Saúl Ñíguez is the heartbeat of Enrique’s new-look Spain side

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From being carried off the pitch at the BayArena in Leverkusen with devastating kidney problems, to being tipped as a mainstay in the new look Spanish midfield for years to come, Saúl Ñíguez is proving he is more than just a name easily made into a ‘Better Call Saul’ pun for tabloid newspapers, but a top class player. Lewis Steele charts his rise and offers his opinion on where the Atletico star goes from here: 

Spain’s wins over England and Croatia in the international break represented a changing of the proverbial guard in many aspects. Most notably, the week represented a change in the dugout in Luis Enrique, who fills the seat that Fernando Hierro sat in for all of a month after Julen Lopetegui departed from Spain on the eve of the World Cup. As well as the managerial change post-Russia, mainstays David Silva and Andrés Iniesta announced they were to step down from international football, both on the back of illustrious international careers. This paved the way for Enrique to experiment with his side, and perhaps give caps to midfielders who have been on the periphery for the past few seasons.

Let’s not feel too harsh on Enrique who lost Silva and Iniesta, as it is common knowledge in the football world that Spain have an embarrassment of riches when it comes to central midfielders. However, one man who particularly took the light in Spain’s wins was Atlético Madrid’s Saúl Ñíguez.

Ñíguez, 23, scored in both fixtures as Enrique’s side convincingly did away of Russia’s runners-up Croatia in a 6-0 win, days after an impressive victory over England at Wembley.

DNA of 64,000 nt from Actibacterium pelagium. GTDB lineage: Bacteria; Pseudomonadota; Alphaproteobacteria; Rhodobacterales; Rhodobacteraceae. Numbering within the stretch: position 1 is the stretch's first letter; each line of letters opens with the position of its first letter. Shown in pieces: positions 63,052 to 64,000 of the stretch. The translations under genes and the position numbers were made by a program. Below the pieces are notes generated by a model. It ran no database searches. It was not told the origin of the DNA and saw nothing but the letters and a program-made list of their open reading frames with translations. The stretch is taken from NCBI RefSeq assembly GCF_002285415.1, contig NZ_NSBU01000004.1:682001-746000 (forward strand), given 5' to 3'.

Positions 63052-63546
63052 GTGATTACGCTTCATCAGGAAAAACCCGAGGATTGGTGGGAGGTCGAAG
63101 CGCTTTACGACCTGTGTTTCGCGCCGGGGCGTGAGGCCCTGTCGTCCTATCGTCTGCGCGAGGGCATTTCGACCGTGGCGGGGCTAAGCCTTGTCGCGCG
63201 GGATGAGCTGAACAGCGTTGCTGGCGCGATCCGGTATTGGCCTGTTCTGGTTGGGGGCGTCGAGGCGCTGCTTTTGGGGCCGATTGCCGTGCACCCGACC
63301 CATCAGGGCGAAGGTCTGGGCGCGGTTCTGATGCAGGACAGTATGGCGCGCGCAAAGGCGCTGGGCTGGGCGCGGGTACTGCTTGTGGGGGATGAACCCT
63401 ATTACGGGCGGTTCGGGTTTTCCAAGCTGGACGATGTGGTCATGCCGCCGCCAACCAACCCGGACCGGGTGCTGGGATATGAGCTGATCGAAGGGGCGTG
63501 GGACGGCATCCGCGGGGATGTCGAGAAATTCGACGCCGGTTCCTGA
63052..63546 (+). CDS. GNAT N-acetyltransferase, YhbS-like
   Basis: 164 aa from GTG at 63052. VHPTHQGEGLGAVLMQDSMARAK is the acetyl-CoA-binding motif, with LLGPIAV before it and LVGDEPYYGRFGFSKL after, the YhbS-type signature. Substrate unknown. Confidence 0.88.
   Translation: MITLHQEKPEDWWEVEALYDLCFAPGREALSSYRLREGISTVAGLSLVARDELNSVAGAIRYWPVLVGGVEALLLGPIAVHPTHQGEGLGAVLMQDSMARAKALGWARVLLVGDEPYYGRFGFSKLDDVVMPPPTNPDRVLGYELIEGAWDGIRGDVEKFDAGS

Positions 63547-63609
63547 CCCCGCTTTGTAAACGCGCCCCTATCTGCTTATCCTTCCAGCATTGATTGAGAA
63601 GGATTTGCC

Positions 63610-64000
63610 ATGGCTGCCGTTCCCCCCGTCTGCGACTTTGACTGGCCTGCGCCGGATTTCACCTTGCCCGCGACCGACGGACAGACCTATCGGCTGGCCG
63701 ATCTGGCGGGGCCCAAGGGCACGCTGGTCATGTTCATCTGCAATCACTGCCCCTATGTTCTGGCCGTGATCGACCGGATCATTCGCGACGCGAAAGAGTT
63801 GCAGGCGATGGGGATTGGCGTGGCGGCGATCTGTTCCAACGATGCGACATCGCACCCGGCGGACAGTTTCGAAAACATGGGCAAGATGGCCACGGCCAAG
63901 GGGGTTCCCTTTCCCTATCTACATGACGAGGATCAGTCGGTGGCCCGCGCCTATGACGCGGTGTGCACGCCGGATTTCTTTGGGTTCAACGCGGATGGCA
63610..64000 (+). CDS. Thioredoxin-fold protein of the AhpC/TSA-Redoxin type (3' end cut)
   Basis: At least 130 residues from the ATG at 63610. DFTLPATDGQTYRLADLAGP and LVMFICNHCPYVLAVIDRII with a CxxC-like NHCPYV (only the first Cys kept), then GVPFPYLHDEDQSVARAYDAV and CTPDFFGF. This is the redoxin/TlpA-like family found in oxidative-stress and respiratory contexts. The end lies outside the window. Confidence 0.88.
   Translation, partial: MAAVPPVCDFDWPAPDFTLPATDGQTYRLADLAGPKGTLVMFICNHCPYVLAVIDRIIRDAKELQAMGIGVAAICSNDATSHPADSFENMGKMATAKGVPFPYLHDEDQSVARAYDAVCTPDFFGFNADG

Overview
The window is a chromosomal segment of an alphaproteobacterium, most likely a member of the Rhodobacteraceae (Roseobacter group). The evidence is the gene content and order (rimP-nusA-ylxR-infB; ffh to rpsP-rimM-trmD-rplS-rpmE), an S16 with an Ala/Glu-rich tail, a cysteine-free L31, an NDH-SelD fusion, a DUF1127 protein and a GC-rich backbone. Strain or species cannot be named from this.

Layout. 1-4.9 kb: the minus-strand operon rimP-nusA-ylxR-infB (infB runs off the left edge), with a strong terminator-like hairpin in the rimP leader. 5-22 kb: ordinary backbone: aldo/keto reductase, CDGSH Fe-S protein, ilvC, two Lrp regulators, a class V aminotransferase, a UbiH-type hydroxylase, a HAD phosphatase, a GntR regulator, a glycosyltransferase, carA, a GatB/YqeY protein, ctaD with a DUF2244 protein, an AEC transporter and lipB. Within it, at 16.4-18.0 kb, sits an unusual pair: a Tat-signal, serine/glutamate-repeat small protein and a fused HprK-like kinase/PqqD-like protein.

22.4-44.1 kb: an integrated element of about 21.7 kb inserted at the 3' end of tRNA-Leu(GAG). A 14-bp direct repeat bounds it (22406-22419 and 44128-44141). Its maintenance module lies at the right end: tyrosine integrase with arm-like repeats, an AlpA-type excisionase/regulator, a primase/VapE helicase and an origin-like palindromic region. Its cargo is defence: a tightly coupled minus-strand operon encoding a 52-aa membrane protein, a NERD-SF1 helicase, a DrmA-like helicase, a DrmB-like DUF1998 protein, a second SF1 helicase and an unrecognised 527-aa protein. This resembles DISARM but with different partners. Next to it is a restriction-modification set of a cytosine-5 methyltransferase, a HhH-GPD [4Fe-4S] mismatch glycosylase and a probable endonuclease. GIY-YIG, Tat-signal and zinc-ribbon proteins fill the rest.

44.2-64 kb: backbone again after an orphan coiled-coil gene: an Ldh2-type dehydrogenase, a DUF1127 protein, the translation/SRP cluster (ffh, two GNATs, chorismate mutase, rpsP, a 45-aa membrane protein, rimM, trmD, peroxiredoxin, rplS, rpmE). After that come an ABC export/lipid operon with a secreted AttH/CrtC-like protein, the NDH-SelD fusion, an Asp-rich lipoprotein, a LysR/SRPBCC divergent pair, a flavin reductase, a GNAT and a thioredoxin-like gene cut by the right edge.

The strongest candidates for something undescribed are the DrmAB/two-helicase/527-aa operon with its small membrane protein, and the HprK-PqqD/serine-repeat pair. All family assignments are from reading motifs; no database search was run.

For Saúl, it has been a tough start to his international career, with few minutes available. In Russia, he played a grand total of zero minutes. Even when the likes of Iniesta were replaced, there were players further up the pecking order or midfield hierarchy. It was a frustrating summer for the Atlético star.

However, Saúl showed in these games that he has what it takes to be a pivotal part of the next generation of Spanish superstars, a symbol of a new formed Spain.

La Roja were never convincing in Russia and were dumped out by the hosts on penalties, so it was perhaps wise to call an end to the international careers of the legends that will be remembered for the triumphs between 2008 and 2012, where they will go down as one of, if not the, best international sides of modern history. Along with Silva and Iniesta, Spain also said goodbye to Gerard Piqué, while Jordi Alba and Koke didn’t make the cut, with Chelsea high-flyer Marcos Alonso getting the nod over the former. In fact, only three World Cup winners remained in the 23-man squad Enrique picked.

The break brought positive performances from many of Spain’s young talent, including Marco Asensio, Dani Ceballos, José Gayà and Rodri. But Saúl stood out, perhaps symbolically more than anything else. Real Madrid’s star Asensio was excellent in front of goal, but we know Spain for the beautiful passing side they are, and Saúl captivated that in abundance, as he was the heartbeat that kept the Spanish ticking from minute one, to the final whistle.

The England performance won Saúl plaudits, but it was the game against Croatia that will be remembered by Saúl and his family for decades. The game was held at the Martin Valero stadium in Elche, which coincidentally, is where Saúl started his career in football.

Elche CF, the team from the town just inland from Alicante on the Mediterranean Coast, play in the Segunda Division, but boast an impressive 33,000 seater stadium which has played host to a rare few international games over the years. They are the club where the Ñíguez family made their name: father Jose Antonio played as a striker for the club for nine years, Saúl’s eldest brother Jonathan plays there now, while other brother Aaron played there for two seasons before moving on to pastures new.